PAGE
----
Acts 21:17-26 (NIV):

17 When we arrived at Jerusalem, the brothers and sisters received us warmly. 18 The next day Paul and the rest of us went to see James, and all the elders were present. 19 Paul greeted them and reported in detail what God had done among the Gentiles through his ministry.

20 When they heard this, they praised God. Then they said to Paul: “You see, brother, how many thousands of Jews have believed, and all of them are zealous for the law. 21 They have been informed that you teach all the Jews who live among the Gentiles to turn away from Moses, telling them not to circumcise their children or live according to our customs. 22 What shall we do? They will certainly hear that you have come, 23 so do what we tell you. There are four men with us who have made a vow. 24 Take these men, join in their purification rites and pay their expenses, so that they can have their heads shaved. Then everyone will know there is no truth in these reports about you, but that you yourself are living in obedience to the law. 25 As for the Gentile believers, we have written to them our decision that they should abstain from food sacrificed to idols, from blood, from the meat of strangled animals and from sexual immorality.”

26 The next day Paul took the men and purified himself along with them. Then he went to the temple to give notice of the date when the days of purification would end and the offering would be made for each of them.

Why were there reports that Paul was teaching "all the Jews who live among the Gentiles to turn away from Moses"? Why had Paul earned such a reputation?


Acts 21:27 When the seven days were nearly over, some Jews from the province of Asia saw Paul at the temple. They stirred up the whole crowd and seized him, 28shouting, “Fellow Israelites, help us! This is the man who teaches everyone everywhere against our people and our law and this place. And besides, he has brought Greeks into the temple and defiled this holy place.” 29(They had previously seen Trophimus the Ephesian in the city with Paul and assumed that Paul had brought him into the temple.)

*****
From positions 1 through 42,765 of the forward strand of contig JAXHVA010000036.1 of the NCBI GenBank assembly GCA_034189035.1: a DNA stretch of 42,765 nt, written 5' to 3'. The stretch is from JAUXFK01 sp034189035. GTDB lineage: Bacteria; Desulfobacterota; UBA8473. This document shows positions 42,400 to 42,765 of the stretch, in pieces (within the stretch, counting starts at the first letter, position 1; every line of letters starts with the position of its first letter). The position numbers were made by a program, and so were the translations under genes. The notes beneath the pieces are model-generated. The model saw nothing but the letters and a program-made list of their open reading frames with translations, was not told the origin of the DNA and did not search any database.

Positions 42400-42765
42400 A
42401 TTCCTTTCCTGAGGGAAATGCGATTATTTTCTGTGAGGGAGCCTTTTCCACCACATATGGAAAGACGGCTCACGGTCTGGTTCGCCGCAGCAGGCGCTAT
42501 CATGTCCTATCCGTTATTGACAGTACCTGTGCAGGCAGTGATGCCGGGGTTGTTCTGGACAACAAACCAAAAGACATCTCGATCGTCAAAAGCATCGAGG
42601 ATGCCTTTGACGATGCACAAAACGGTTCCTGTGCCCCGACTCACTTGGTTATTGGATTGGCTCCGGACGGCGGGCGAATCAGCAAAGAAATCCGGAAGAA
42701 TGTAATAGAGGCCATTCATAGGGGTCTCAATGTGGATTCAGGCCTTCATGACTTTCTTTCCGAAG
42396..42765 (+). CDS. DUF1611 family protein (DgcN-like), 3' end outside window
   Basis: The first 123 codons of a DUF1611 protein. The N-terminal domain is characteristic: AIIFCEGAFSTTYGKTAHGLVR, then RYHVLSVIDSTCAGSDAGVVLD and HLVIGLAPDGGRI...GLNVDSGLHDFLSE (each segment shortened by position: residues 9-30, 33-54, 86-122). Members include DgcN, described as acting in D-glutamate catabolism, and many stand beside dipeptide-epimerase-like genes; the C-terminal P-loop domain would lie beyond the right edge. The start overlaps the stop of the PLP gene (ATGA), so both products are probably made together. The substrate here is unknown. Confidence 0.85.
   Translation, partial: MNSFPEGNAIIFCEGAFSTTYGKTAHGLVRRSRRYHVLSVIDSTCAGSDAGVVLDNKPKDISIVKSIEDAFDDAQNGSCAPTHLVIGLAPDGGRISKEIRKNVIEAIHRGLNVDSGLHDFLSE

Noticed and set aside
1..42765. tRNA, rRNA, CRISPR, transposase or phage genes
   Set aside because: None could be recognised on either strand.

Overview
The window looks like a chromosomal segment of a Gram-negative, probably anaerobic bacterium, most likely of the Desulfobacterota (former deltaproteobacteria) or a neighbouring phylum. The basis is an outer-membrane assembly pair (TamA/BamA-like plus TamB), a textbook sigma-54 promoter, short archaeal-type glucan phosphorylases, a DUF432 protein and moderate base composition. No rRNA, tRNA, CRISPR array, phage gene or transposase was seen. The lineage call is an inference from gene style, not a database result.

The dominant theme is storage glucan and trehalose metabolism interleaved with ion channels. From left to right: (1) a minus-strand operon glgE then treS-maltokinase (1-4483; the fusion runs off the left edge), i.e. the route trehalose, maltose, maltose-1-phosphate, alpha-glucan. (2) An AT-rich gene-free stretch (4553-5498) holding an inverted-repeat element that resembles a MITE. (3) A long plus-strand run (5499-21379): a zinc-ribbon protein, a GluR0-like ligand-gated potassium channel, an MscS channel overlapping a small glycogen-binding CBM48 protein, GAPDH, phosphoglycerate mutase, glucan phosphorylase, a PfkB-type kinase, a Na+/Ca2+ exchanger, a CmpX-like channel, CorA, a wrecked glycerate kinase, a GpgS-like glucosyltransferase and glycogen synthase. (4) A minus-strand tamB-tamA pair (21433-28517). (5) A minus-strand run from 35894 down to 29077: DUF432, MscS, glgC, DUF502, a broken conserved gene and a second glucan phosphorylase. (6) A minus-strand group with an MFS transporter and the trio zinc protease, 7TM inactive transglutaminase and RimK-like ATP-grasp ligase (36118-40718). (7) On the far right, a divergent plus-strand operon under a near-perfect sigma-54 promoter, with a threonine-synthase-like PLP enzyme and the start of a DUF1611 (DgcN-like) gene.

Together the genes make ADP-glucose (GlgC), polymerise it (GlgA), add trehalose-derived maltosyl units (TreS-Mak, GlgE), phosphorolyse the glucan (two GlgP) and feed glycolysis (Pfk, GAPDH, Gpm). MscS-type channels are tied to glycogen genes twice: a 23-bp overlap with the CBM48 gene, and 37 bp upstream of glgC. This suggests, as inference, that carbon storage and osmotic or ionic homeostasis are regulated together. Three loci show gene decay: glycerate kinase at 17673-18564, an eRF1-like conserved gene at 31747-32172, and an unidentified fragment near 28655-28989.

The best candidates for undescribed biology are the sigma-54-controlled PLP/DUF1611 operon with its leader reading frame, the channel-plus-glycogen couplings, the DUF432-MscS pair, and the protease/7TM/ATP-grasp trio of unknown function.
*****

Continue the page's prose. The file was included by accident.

Why were there reports that Paul was teaching "all the Jews who live among the Gentiles to turn away from Moses"?

These were lies. That's their modus operandi. They did the same earlier to Stephen in Acts 6:13

They produced false witnesses, who testified, "This fellow never stops speaking against this holy place and against the law.

Why had Paul earned such a reputation?

Jealousy. Paul was successful and they were not.

Acts 17:5

But other Jews were jealous; so they rounded up some bad characters from the marketplace, formed a mob and started a riot in the city. They rushed to Jason's house in search of Paul and Silas in order to bring them out to the crowd.

People have a tendency to believe what they want to believe. Echo chamber. Lack of objectivity.


Great Question!! There were probably several components to the cause of this antagonism toward Paul by the Jewish leadership:

  1. Paul's influence was becoming too great to ignore and the leadership felt that, unchecked, Paul would become more important teacher than they would (they were correct)
  2. Paul's teaching centered on free grace which they felt undermined the legalism that their teaching was based around (they were correct). That is Paul promoted a theology that enabled a person to achieve righteousness by a means other than works of the law
  3. Paul's teaching appeared to them to lessen the importance of the Toarh (they were wrong) - but all of Paul's teaching was based upon the teachings in the Torah but they could not reconcile grace with Torah. Paul had done so.

Note Paul's consistent teaching about this: the law is essential because “through the law we become conscious of sin” (Rom 3:21, 7:7, 13), “we uphold the law by faith” (Rom 3:31), “the law is holy, and the commandment is holy, righteous and good” (Rom 7:12), “the law is spiritual” (Rom 7:14), “the law is good” (1 Tim 1:8), keeping the law is to do right (James 2:8). “Do we, then, nullify the law by this faith? Certainly not! Instead, we uphold the law.” (Rom 3:31). “What then? Shall we sin because we are not under law, but under grace? Certainly not!” (Rom 6:15); “we are now slaves of righteousness” (Rom 6:16), or, “slaves to God” (Rom 6:22).

Obviously, Paul is talking here about the moral aspects of the law and not the ceremonial aspects.

In summary, the Jewish leadership were jealous of Paul's influence and the ultimate destination of his theology. Thus they conspired to kill him on several occasions.

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